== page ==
Smart Business spoke to Edward Kubiak, Executive Vice President of Sales & Marketing at Phoenix Energy Technologies, about why now is the time to investigate sustainability initiatives to reduce energy use and costs in commercial buildings.
Nowadays, it’s no secret that getting hip to being green is good for business. And, when you’re delivering a consumer product, the eye-catching appeal of green materials, green packaging and green marketing makes good sense. However, in a B2B environment, and more specifically the commercial real estate market, leveraging green marketing to drive business development and customer retention leaves many unsure where to begin.
In a perfect world, electricity in your buildings would run using solar panels. You’d build exclusively with sustainable materials, and plant with indigenous landscape. Your tenants would vehemently recycle. And, they wouldn’t run the lights and HVAC system carelessly and unnecessarily.
But, just because the world isn’t perfect (there will always be those who bypass the recycle bin for the garbage can), doesn’t mean it’s time to throw your hands up in the air. Because, there are sustainability initiatives that not only improve public perception through environmental and corporate stewardship, they also save you money (big money) down the road. In fact, in the case of sustainable energy initiatives it can be a very short road, with ROI happening in a matter of months, not years.
As social, economic and regulatory pressures mount, commercial building owners are increasingly asked to do more with less. Only, as it turns out, when it comes to energy, “asking” building owners to do more with less is quickly giving way to public policy that demands a new way of doing things. Enter the Commercial Energy Rating & Disclosure Policy, legislation that targets the single largest consumer of energy in North America. Consuming two-thirds of the nation’s power supply and emitting 40 percent of the nation’s greenhouse gases, this policy aims to bring energy transparency to the commercial building market for the first time ever.
I recently came across a report from BuildingRating (www.buildingrating.com), which I found to be compelling in more ways than one. In essence, the report details a framework for implementing a commercial energy rating and disclosure policy, indicating that systems which capture energy data are quickly evolving from a “nice to have” to a “have to have” for commercial buildings in major markets. The legislation, which has been passed in five cities and two states (New York City, Seattle, San Francisco, Washington D.C., Austin, California and Washington State), requires that commercial building owners post their facility energy-performance data via the Web, enabling potential tenants, peers, investors, and the general public to access building energy data. While these policies are currently in their infancy, as an energy veteran, this transformation in the commercial building space is nothing short of revolutionary. Building ratings, data transparency that could influence customer and prospect behavior, and a new sense of accountability further drive commercial building owners to seek energy management solutions that facilitate compliance and drive a competitive edge.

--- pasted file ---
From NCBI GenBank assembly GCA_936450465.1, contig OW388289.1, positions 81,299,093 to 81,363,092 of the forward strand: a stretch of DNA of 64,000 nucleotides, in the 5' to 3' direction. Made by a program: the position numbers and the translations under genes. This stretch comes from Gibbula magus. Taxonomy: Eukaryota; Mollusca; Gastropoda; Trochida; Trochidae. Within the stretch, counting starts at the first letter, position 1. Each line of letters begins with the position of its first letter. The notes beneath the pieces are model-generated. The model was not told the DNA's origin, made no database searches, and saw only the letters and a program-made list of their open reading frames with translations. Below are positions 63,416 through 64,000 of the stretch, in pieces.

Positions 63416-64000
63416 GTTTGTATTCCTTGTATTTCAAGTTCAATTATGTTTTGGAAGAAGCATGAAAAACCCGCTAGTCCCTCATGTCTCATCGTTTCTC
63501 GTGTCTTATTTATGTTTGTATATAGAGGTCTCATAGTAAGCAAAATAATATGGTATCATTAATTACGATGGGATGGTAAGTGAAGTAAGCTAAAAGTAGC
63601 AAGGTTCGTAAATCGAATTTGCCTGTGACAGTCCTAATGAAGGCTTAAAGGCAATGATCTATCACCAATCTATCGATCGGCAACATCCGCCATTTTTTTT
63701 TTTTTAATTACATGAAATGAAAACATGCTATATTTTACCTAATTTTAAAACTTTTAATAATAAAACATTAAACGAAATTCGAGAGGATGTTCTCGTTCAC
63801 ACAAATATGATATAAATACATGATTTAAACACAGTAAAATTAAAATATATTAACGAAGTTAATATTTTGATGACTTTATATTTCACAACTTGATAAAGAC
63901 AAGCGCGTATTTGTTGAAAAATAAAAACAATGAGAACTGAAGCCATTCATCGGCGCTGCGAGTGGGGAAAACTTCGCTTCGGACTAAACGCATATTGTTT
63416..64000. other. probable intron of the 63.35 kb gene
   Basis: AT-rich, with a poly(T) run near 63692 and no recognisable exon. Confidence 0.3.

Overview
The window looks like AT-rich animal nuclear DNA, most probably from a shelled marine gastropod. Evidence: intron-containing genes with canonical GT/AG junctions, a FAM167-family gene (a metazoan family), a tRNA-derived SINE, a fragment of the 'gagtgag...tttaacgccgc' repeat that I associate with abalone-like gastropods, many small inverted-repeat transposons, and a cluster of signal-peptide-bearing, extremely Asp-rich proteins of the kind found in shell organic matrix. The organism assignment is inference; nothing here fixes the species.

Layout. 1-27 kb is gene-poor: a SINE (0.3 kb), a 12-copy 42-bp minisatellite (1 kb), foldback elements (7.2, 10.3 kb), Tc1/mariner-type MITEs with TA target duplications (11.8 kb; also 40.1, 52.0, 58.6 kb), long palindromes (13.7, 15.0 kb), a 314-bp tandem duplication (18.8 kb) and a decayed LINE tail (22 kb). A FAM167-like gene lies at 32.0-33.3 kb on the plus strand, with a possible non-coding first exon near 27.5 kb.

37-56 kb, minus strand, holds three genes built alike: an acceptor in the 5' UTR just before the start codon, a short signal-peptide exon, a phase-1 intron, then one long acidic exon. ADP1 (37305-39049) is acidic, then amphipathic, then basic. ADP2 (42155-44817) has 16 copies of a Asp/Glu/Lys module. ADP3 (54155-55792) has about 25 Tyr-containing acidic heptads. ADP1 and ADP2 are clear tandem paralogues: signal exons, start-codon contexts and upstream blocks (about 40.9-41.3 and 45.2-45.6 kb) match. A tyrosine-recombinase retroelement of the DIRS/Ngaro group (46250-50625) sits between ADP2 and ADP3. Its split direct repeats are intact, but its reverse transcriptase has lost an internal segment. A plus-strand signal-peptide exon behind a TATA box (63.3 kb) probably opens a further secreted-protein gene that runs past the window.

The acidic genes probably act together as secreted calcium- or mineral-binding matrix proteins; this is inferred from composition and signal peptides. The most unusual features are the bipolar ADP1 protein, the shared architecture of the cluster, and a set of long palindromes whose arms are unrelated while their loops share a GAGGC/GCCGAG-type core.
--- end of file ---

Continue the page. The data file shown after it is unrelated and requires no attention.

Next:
Back in August, Phoenix Energy Technologies provided a Smart Business Insights article on enterprise energy management, detailing the ways in which technology can be leveraged to turn sustainability challenges into increased profit and reduced costs. This latest legislative development only augments the increasing need for such technologies in the commercial space.
The power of an EEM system lies in that historical data that is collected and benchmarked (a requirement of the passed legislation). Then, real time data is gathered, normalized for variables such as weather and schedules, and analyzed, allowing users to compare past use to current use in order to identify potential issues. Most importantly, with this information easily accessible and in an easy-to-interpret format, Facility and Operations personnel are empowered with the data they need to take action that reduces consumption and costs.
In terms of the U.S. Commercial Energy Rating & Disclosure Policy legislation, an enterprise energy management system is worth its weight in gold. Absent an energy management system, the process is tedious, laborious, and error heavy (we’re only human). On the contrary, utilizing the technologies available in the rapidly expanding EEM market, an automated data collection process facilitates compliance with the most stringent of standards.
With many vendor solutions available, I encourage you to explore the marketplace to find the solution that best fits your needs. With rapidly evolving standards, you would be wise to consider those vendors that offer a nimble solution that is capable of evolving and changing with the times. Most often, I have found software solutions, as opposed to hardware solutions, to be ideal under these circumstances.
There are cases in which being fashionably late to the party makes good sense. In the case of energy management, delaying a good, hard look at your current energy strategy — an inevitable consequence of this fledgling legislation — only delays significant, long-term savings potential. To view a complete copy of the report referenced in this article, please visit: